When I was ten years old, I was as carefree and as pretentious as any child could be. I thought I could take on the world and had the need to prove that I knew and could overcome everything.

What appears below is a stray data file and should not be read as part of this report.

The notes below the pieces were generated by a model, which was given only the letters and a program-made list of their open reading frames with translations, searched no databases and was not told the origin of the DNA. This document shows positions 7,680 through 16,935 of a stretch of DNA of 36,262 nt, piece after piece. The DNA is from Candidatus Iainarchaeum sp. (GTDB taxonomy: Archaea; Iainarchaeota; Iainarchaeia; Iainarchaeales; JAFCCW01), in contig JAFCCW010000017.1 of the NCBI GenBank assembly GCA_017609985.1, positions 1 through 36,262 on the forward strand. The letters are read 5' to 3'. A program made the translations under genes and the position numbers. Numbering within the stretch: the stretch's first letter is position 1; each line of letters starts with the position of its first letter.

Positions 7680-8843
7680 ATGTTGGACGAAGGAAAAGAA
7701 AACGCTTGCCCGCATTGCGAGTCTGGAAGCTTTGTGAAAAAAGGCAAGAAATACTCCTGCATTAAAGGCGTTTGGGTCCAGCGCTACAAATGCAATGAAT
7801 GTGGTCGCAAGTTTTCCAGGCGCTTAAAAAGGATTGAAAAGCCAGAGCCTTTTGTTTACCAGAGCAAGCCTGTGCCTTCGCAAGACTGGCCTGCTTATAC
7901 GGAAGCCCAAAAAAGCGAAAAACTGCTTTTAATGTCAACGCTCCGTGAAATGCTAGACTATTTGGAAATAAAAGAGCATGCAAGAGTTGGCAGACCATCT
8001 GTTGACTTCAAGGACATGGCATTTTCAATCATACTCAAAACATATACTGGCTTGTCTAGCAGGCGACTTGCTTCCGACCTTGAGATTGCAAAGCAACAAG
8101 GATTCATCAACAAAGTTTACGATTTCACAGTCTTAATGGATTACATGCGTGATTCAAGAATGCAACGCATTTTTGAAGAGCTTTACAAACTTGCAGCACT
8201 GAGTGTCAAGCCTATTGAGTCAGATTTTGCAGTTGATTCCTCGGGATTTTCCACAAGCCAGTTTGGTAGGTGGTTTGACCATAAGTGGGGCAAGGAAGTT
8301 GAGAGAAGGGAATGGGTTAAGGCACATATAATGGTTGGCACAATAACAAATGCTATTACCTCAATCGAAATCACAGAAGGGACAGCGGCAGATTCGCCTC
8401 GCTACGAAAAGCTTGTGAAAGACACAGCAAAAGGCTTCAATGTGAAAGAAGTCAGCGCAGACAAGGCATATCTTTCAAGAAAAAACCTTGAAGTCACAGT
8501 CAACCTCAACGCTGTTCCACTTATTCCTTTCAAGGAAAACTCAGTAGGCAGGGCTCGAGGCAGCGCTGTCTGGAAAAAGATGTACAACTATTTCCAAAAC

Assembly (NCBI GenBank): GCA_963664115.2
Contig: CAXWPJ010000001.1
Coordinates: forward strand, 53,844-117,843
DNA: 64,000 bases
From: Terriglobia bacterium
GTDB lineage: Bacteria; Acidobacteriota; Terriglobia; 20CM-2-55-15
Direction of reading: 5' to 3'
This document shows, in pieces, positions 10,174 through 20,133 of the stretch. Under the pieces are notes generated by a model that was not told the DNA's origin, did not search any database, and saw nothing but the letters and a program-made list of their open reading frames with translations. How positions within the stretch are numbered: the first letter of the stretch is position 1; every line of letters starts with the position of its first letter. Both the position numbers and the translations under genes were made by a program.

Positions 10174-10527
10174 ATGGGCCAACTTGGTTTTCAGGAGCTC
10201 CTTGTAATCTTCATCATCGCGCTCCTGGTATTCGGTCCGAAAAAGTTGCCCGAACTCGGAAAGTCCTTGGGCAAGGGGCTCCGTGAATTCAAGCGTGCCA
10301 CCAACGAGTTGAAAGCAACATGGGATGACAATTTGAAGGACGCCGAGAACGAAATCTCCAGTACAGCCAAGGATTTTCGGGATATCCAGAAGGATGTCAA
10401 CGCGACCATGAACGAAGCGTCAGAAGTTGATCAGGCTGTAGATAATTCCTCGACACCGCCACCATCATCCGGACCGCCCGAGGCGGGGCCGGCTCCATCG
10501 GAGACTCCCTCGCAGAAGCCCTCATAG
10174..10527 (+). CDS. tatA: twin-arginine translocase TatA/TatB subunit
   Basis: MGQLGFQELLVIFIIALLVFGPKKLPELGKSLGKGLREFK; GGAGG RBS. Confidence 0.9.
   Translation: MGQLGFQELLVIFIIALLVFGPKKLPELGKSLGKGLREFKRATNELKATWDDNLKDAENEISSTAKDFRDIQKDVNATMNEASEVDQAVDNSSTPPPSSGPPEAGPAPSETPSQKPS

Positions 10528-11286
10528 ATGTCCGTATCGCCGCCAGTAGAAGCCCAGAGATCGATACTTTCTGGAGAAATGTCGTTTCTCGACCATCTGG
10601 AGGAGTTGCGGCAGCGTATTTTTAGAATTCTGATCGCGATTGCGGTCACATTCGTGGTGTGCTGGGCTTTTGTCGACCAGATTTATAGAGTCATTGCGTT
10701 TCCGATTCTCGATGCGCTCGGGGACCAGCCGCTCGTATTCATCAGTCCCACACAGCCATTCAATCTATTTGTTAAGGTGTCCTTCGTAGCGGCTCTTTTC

There’s a certain innocence in being a child—as children, we don’t think about the possibility of death, nor do we realize how small our existence is in comparison to the whole of the universe. Today, many people regard death as something to be afraid of, even if they don’t exactly know what happens when someone dies—whether it’s afterlife or judgement day, all we have are speculations. Some people also think of death as ugly, grotesque, or tragic, and although this is true, I had an experience which allowed me to see a different perspective of death—that amidst the brokenness of things, there is something beautiful, poetic, and light about it. Without the prospect of death, I don’t think we could appreciate life as much as we do now. Continue reading “First Pitch: memories under water are strange”